Bror Saxberg laughs following a comment during the President's Forum on October 25.

President's Forum guest: Universities must recognize students' motivations

Bror Saxberg, founder of LearningForge , has spent his adult life researching how people learn and develop strategies for educators to implement in the classroom. But he said it was his own personal experience in the classroom that influenced his educational pathway and eventual career. 

President Philomena V. Mantella, Provost and Executive Vice President for Academic Affairs Fatma Mili and Vice Provost for Graduate and Lifetime Learning Kara Van Dam welcomed Saxberg to the President’s Forum on October 25 at the Alumni House to discuss what his research reveals about how learners process information and retain it. 

Mantella said she and Saxberg had met months ago and that she was “extremely impressed with the work he’s done over his lifetime.”

“I hope these discussions inspire more conversations among each other and how we can be thinking about our objective, which is always about the opportunity for Grand Valley to be the best in learning and the best in relevance for the students in our community,” Mantella said. 

Saxberg said his chief motivation toward his field of study came from personal experience. Faced with the possibility of failing high school because of his handwriting, several teachers rallied to his side. 

“I have truly terrible handwriting,” he said. “The whole faculty in my high school had a meeting about my handwriting because it was so awful, and they didn't know what to do.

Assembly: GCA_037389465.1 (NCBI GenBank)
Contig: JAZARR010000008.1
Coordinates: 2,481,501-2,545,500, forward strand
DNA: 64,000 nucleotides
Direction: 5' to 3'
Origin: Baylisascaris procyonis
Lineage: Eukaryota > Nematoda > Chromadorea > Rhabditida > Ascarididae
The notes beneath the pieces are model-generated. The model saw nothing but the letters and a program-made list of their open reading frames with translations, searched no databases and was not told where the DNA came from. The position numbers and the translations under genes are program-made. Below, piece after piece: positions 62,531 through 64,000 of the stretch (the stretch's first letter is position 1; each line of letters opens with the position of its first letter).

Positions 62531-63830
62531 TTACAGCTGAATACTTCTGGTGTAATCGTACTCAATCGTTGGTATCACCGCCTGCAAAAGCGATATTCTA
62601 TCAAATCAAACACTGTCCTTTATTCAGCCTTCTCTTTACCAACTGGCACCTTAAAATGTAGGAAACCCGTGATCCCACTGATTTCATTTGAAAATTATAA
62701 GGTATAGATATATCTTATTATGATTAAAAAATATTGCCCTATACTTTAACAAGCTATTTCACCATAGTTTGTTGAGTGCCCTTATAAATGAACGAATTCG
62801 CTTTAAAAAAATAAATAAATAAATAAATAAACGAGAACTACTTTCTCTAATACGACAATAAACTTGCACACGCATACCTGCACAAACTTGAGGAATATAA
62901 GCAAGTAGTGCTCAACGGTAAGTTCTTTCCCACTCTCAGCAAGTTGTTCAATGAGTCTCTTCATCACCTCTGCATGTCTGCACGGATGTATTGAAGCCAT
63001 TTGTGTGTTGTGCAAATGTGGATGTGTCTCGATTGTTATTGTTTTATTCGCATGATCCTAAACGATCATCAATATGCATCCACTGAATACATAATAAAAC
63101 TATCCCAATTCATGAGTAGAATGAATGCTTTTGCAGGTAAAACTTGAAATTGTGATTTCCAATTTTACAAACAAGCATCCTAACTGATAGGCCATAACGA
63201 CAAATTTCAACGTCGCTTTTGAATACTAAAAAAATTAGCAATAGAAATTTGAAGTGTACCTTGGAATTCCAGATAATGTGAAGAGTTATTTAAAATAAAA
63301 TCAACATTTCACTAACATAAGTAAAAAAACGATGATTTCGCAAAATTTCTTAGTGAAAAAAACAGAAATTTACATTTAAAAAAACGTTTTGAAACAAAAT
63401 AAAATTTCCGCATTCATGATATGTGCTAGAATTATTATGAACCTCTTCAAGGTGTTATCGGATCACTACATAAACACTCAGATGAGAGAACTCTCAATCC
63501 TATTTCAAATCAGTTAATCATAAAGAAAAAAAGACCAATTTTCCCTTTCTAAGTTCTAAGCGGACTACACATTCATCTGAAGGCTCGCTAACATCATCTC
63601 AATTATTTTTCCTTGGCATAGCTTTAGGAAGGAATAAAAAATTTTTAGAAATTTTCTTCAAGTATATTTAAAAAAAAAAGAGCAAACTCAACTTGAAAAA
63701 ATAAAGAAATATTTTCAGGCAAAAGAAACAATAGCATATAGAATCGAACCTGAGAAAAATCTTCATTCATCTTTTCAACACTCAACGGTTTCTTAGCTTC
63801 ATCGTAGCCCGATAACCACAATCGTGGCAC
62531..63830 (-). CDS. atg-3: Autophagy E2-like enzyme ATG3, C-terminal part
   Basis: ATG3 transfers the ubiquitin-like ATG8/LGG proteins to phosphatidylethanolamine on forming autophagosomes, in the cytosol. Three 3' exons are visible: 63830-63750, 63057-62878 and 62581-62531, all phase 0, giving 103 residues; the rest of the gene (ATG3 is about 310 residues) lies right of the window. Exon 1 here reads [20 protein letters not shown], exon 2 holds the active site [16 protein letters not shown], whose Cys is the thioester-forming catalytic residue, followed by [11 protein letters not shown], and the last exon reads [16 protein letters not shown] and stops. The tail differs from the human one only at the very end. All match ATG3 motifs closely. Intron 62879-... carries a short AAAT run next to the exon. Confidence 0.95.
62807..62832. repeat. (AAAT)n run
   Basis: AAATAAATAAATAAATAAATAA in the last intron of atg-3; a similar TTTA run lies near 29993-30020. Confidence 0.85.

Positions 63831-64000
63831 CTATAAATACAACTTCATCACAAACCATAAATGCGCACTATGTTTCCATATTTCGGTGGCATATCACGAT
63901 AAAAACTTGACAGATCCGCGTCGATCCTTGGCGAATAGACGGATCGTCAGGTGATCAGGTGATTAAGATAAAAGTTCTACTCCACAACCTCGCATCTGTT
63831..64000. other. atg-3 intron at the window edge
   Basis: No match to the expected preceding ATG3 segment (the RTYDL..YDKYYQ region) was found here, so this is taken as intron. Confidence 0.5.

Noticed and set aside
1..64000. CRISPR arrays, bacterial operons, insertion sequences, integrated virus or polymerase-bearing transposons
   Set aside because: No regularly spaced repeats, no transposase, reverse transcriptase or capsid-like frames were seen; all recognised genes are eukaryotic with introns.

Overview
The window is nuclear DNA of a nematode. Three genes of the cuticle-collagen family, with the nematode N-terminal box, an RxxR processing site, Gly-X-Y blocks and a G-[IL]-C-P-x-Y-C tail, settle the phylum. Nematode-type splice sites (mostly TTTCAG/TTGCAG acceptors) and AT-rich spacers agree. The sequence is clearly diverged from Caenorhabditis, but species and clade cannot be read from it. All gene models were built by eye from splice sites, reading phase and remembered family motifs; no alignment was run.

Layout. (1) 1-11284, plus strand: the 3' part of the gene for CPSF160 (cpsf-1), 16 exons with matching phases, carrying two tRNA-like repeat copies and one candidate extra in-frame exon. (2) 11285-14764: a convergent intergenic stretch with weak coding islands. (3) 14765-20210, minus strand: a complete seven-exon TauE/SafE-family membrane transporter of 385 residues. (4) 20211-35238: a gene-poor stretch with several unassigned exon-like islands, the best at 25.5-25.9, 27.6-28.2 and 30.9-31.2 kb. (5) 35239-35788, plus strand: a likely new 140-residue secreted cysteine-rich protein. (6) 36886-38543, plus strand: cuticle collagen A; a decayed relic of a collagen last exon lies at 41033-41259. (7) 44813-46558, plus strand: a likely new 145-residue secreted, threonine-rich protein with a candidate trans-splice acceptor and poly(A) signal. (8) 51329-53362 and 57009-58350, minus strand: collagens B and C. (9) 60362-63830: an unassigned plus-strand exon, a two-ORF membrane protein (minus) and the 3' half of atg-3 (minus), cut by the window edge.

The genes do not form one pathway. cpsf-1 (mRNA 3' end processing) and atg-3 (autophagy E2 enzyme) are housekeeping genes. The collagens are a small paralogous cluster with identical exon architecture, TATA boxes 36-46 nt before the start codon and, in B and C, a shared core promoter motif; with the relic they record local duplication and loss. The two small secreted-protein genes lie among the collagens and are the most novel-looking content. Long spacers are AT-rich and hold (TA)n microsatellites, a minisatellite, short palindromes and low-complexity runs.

“One teacher shut the meeting down and said, ‘This is ridiculous. If you can’t read his handwriting, bring it to me.’” 

President Philomena V. Mantella and Provost and Executive Vice President for Academic Affairs Fatma Mili  react to the question from an audience member during the President's Forum on October 25.
Bror Saxberg answers a question from an audience member during the President's Forum on October 25.
A GVSU student listens to Bror Saxberg speak at the President's Forum on October 25.

After high school, Saxberg went on to obtain bachelor’s and master’s degrees in electrical engineering and mathematics before earning his medical degree from Harvard Medical School and a doctorate in electrical engineering and computer science from the Massachusetts Institute of Technology.

Mili asked Saxberg for his thoughts on how a university like GVSU can address the changing environment of preparing students for higher education.

“Students come with different expectations, different experiences,” Mili said. “We are wondering to what extent our understanding of learning needs to be stretched accordingly?”

Understanding how a person learns and their motivations plays a large part in connecting with a student in the classroom, he said. 

“What you'd like to do is have a set of on-ramps before the first day of that first semester that students can then get on depending on what they have,” Saxberg said. “The idea is to give them the practice and feedback to begin developing sets of skills so on that first day of the semester, they’re more in the middle with other students.”

Van Dam later asked how the implementation of technology can address a difficult learning problem. Saxberg said artificial intelligence will have a profound impact in offering guidance to students and helping build relevance to subject matter.

Students enter a classroom with a myriad of expertise, motivations and interest, he said. In a lecture hall filled with students, it can be extremely challenging for an educator to focus on each student.  

“If only we could have a highly trained one-on-one human tutor sitting with each student whispering in their ear on why this will matter,” Saxberg said. “This is where AI may have an enormously interesting role to play, if we get it to work.”


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